James Kim (Rhode Island ’11) is a senior associate at Reach Capital, an education technology fund that was spun out of the NewSchools Venture Fund. It invests in ed tech companies at the seed stage (the first institutional money a venture or start-up raises). Reach typically invests about $1 million in ventures that show “early validation” of their business models and market fit, Kim says. In return, Reach makes its money by getting about a 10-15% ownership stake in the company and a board seat.
Kim’s experience teaching math at the Juanita Sanchez Educational Complex in Providence, Rhode Island translates well to his kind of investing. Giving feedback to the rare bloviating entrepreneur who hasn't done the research is not that different from coaching students who come to class unprepared. And just as teachers need to be as interested in how to teach as they are in the content they teach, investors need to be as keen on taking pitch calls and analyzing financial metrics as they are in giving teachers better tools.
Kim was an assistant admissions director at Yale University before he went to Stanford University for a dual M.B.A. and master’s degree in education. While there, he got a taste for investing through internships at Owl Ventures and Northern Light Venture Capital. And he learned that “it takes a shocking amount of hustle” to be an investor.
So what does an ed tech investor do? We trailed Kim through one recent work day.
Sunshine pours in the window as Kim does a 30-minute living room workout (pull-ups, push-ups, sit-ups, squats) before showering and dressing.
He walks his rescue mutt Katsu and wolfs down breakfast (an Eatology paleo meal) before riding his electric scooter to the nearest BART station.
Kim arrives at Reach Capital’s office in the heart of San Francisco. In place of desks, it has large group tables where colleagues vary their seating arrangements. “It’s very democratic,” Kim says. Jennifer Carolan, Reach’s co-founder and general partner (she’s also a former teacher) sits chatting with another staff member at an opposite corner of the table.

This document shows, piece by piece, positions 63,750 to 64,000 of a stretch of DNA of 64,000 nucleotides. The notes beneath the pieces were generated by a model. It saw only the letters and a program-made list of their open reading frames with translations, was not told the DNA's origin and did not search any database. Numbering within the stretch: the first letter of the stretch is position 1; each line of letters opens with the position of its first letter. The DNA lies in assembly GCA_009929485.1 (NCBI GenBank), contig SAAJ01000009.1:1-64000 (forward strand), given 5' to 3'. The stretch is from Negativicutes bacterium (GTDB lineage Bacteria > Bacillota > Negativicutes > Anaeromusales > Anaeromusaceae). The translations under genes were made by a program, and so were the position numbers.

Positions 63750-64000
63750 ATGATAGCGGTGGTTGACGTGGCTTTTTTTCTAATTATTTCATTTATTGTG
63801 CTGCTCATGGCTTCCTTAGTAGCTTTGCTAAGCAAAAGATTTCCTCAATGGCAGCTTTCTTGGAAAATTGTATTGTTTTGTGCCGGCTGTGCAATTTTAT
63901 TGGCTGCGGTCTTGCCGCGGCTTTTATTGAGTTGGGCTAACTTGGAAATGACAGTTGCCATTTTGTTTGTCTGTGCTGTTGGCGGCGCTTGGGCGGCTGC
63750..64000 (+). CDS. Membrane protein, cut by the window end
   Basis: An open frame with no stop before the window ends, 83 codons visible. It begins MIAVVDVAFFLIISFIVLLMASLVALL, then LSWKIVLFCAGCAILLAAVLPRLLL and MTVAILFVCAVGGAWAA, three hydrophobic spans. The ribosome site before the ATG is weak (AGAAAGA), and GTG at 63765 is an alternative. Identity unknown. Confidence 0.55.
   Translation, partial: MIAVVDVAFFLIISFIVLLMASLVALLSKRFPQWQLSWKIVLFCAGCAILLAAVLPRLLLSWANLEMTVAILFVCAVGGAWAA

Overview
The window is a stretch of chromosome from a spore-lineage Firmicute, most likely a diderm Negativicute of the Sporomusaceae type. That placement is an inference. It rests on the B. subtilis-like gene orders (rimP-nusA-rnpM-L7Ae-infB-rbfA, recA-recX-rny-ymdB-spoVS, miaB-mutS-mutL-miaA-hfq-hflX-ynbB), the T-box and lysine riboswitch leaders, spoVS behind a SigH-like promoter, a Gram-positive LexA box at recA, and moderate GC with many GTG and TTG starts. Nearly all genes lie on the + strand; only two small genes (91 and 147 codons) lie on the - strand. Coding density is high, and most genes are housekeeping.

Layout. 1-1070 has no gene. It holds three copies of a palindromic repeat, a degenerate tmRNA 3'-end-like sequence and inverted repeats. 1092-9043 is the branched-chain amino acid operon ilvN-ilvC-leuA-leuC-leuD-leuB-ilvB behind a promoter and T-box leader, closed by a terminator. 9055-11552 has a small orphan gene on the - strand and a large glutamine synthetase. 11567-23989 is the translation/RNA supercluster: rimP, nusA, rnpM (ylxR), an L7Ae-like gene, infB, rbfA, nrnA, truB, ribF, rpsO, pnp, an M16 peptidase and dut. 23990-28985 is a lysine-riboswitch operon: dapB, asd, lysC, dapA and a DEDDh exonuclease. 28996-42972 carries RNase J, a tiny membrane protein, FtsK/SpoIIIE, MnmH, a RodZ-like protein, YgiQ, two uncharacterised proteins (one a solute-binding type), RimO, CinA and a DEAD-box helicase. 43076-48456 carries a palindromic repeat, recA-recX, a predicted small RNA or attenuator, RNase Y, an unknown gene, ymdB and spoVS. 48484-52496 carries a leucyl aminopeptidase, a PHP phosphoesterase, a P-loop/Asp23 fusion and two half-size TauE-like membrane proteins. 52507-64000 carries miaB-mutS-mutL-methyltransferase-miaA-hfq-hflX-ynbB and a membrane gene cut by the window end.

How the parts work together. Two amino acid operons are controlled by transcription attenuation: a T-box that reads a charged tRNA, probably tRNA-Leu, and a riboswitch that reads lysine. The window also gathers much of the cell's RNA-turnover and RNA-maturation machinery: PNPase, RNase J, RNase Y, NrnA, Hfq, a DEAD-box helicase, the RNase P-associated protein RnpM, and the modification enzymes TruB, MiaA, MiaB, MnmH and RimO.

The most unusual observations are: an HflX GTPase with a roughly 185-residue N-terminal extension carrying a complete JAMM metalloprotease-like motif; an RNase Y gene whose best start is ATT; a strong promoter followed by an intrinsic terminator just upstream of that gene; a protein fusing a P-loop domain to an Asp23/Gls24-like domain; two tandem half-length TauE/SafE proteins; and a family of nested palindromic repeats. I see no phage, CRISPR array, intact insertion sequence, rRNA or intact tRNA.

Kim and his team gather in the conference room because Kim’s intern, a rising senior at MIT named Ashton, is presenting his analyses of Reach’s portfolio companies and their metrics of success. Also among the summer interns are students from a high school in Oakland across the bay and others from Daly City, just south of San Francisco.
Kim and his colleague Shauntel Garvey met last week with a company looking to raise $2 million. He’s writing to say Reach won’t invest. The company is selling an income share agreement (ISA), meaning that it offers higher education students an alternative to loans. ISA providers front students’ tuition in exchange for receiving a percentage of their salaries for a number of years, if and when they reach an agreed-upon salary level.
Graduates who end up making high salaries pay out a lot (in some cases more than they would have with a traditional loan).Those who earn low salaries pay less or sometimes nothing. “The problem in my view is that if students have a choice between an ISA and a traditional loan, those who are confident they'll land a job and make a lot after graduation are incentivized to stick with a traditional loan,” Kim says. That’s a risk for the ISA provider.